Education

Scrapping tuition fees: Labour’s bid to destroy the UK university system

The economic expertise among the Labour party’s leadership is abysmal. Maybe they should all go back to university.

BY Beatrice Faleri | tweet BeatriceFaleri   /  12 May 2017

With less than a month to go until the general election, the Labour party has yet to produce a coherent manifesto. Even when pushed for detail, Jeremy Corbyn (and indeed most of his shadow cabinet) has never offered more than some platitudinal declaration in support to the NHS and affordable housing. Until Wednesday, that is. On Wednesday, thanks to a suspiciously well-timed “leak”, we started to get a sense of the kind of policy a Labour government would push for if elected on June 8th. It’s a pretty dire picture.

In particular, the pledge to scrap university tuition fees sounds a lot like a last-minute attempt to lure student votes. With polls showing dwindling support among the young, it is understandable that the party would try to churn out crowd-pleasing baits in the last push before voting day – after all it’s not like anyone will have to worry about the policy’s implementation.

But regardless of whether Labour will ever have the chance to implement the plan, one really needs to call this proposal what it is: a cop-out from devising an appropriate higher education policy. The aim of any such policy should be to promote social mobility, encourage working class students to enroll in serious degrees, and provide more options for non-academically inclined students. Labour’s tuition fee assault does none of the above.

Pledging to scrap tuition fees is certainly a quick and easy fix to boost Labour’s airtime, but whoever will be tasked with defending the policy in public in the next few days will have a challenge. Serious analyses have shown time and time again that abolishing tuition fees simply doesn’t work in terms of widening access to university. It may not necessarily lead to a reduction in funding, but it does tweak universities’ incentives and capabilities in a way that results in a stricter cap on student places. As this translates into tougher entry requirements and more competition, it is not surprising that middle- and upper-class applicants (whose parents can provide them with private tuition, a better learning environment, and greater financial support) would be the first to benefit from this free education.

In this respect, Scotland is a case in point: numbers of state-school students enrolling in Scotland’s “free” universities have been growing much more slowly than in England. This isn’t surprising, since Scottish maintenance grants and non-repayable funding has dropped in recent years, with all attention and resources focussing on the lack of fees.

In fact, looking at maintenance grants and targeted funding might be a better starting point for a rather more sophisticated progressive higher education reform. Some of the best universities in Britain are also in the most expensive cities, where living costs are so high even relatively well-to-do families struggle to maintain their children. Rent in particular seems to be an issue for students in London. Devising better incentives for universities to provide more affordable accommodation for longer might be more effective than scrapping tuition fees altogether. Ditto for maintenance grants and merit scholarships targeted specifically at disadvantaged students.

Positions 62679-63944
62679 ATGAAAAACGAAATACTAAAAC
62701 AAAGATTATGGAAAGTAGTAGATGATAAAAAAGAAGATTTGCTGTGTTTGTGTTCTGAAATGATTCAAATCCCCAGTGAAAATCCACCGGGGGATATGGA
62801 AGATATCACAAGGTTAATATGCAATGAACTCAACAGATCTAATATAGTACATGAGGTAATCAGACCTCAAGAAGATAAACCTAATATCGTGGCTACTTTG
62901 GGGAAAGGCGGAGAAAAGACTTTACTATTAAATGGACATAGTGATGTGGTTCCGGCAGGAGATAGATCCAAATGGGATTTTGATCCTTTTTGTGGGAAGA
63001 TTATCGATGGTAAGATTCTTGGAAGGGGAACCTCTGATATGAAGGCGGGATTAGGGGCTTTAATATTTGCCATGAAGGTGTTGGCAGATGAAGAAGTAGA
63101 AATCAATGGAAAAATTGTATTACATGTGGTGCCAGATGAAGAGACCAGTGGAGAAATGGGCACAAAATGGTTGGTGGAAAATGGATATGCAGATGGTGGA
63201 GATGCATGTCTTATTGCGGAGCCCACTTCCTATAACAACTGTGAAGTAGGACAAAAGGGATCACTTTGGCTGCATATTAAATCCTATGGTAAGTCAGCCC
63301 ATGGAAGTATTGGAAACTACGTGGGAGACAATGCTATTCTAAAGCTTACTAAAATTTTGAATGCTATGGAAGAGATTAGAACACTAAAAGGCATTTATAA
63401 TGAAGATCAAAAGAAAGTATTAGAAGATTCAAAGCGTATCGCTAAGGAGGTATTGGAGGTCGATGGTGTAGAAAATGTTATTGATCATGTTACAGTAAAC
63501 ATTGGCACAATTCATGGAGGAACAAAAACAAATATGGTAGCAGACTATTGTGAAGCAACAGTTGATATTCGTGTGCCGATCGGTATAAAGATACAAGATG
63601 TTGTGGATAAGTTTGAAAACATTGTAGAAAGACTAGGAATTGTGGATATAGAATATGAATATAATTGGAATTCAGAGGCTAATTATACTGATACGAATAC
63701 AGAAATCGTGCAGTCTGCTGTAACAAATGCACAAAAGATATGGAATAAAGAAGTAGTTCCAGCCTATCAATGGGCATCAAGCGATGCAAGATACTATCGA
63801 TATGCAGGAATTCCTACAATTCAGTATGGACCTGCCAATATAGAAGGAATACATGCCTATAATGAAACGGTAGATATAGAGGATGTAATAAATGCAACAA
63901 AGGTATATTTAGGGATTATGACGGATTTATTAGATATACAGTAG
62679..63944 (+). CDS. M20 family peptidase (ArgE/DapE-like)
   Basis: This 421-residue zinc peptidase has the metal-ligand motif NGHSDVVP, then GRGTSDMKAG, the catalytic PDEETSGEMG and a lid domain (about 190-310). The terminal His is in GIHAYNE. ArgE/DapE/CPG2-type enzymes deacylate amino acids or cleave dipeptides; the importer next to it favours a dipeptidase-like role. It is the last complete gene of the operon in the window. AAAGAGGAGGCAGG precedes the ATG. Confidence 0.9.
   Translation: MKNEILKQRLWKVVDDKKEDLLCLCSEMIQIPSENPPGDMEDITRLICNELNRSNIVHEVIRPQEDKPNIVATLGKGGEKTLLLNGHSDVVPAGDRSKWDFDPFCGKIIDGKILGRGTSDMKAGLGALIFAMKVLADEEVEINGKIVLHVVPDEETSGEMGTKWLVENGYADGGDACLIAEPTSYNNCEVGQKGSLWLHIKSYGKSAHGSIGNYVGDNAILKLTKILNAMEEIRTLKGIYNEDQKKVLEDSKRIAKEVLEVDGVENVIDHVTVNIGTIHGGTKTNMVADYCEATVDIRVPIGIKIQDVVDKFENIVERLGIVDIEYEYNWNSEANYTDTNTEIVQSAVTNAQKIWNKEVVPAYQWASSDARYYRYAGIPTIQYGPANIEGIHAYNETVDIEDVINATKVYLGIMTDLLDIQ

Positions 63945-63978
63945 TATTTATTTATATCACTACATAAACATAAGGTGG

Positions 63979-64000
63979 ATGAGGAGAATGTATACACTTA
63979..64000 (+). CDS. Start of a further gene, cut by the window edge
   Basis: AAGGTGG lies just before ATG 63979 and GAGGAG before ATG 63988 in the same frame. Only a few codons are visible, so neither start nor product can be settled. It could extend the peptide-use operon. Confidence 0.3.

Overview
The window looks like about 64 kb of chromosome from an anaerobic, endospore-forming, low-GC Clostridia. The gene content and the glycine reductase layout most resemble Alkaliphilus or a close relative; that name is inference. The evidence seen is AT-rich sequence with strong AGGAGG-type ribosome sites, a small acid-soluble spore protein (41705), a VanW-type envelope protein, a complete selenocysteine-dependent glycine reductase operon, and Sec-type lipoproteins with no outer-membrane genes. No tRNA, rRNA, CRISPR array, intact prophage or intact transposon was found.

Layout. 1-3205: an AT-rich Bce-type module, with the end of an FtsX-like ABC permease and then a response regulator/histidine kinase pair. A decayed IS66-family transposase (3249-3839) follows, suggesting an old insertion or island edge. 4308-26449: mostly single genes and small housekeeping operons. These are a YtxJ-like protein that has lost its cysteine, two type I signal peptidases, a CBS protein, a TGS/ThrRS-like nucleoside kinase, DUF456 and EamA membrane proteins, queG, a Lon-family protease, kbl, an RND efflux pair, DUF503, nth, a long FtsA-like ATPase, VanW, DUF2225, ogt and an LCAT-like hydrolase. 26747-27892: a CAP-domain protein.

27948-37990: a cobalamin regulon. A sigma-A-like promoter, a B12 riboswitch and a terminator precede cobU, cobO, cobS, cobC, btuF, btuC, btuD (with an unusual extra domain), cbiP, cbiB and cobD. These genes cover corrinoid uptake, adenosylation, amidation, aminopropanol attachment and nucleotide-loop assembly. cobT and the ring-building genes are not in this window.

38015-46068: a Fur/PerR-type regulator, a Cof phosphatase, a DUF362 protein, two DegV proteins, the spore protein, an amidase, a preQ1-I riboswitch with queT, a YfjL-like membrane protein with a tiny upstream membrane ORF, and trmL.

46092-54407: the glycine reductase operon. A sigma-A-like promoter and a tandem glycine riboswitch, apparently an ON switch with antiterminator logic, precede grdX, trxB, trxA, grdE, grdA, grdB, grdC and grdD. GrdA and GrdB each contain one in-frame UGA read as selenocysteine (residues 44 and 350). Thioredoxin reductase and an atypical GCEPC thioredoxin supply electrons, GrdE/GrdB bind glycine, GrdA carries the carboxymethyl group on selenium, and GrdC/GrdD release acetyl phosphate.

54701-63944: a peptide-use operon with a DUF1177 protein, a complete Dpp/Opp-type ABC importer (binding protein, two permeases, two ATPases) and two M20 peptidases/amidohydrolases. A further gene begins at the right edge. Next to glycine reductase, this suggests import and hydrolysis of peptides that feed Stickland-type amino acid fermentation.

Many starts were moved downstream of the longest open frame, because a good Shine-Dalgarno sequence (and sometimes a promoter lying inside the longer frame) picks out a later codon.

Providing free education to British students may also worsen the universities’ over-reliance on tuition from international applicants (although it wouldn’t be too outlandish to presume that Labour is planning to scrap fees also for overseas students, or perhaps just Venezuelans…). This would have two potential effects, neither desirable. Either it would place a stricter cap on places for British students as universities seek more lucrative students from abroad, again making university less accessible for low-income pupils. Or – more worryingly – it could lead to a considerable drop in standards. If Brexit does result in the end of free movement and tougher immigration policies – which Labour seems willing to support – then international student numbers will fall, and universities will lose an important source of revenue. Add to this the brain-drain of academics from British universities – another consequence of Brexit – and the risk for British universities to slip behind their European and American competitors in the rankings look all too real.

The core of the issue, which Labour’s appallingly simplistic policy misses completely, is that the current funding system isn’t actually too bad. It’s effectively a graduate tax – fairer than the shark-ish American private and diversified funding system, and cheaper on the public purse than the costly and inefficient European public university system. There is surprisingly little information among students about the terms of the student loan and the opportunity for additional funding; this is a crucial issue to address in the future, and a relatively inexpensive one. Schemes to improve primary and secondary education across the country would also be welcome.

Alas, we shall expect nothing of the sort from Labour. When announcing the pledge to an adoring audience, shadow chancellor John McDonnell proudly declared that Labour doesn’t want to “burden our kids with the debt for the future”, demonstrating once again quite how abysmal the level of economic expertise is among the party’s leadership. Maybe they should all go back to university.


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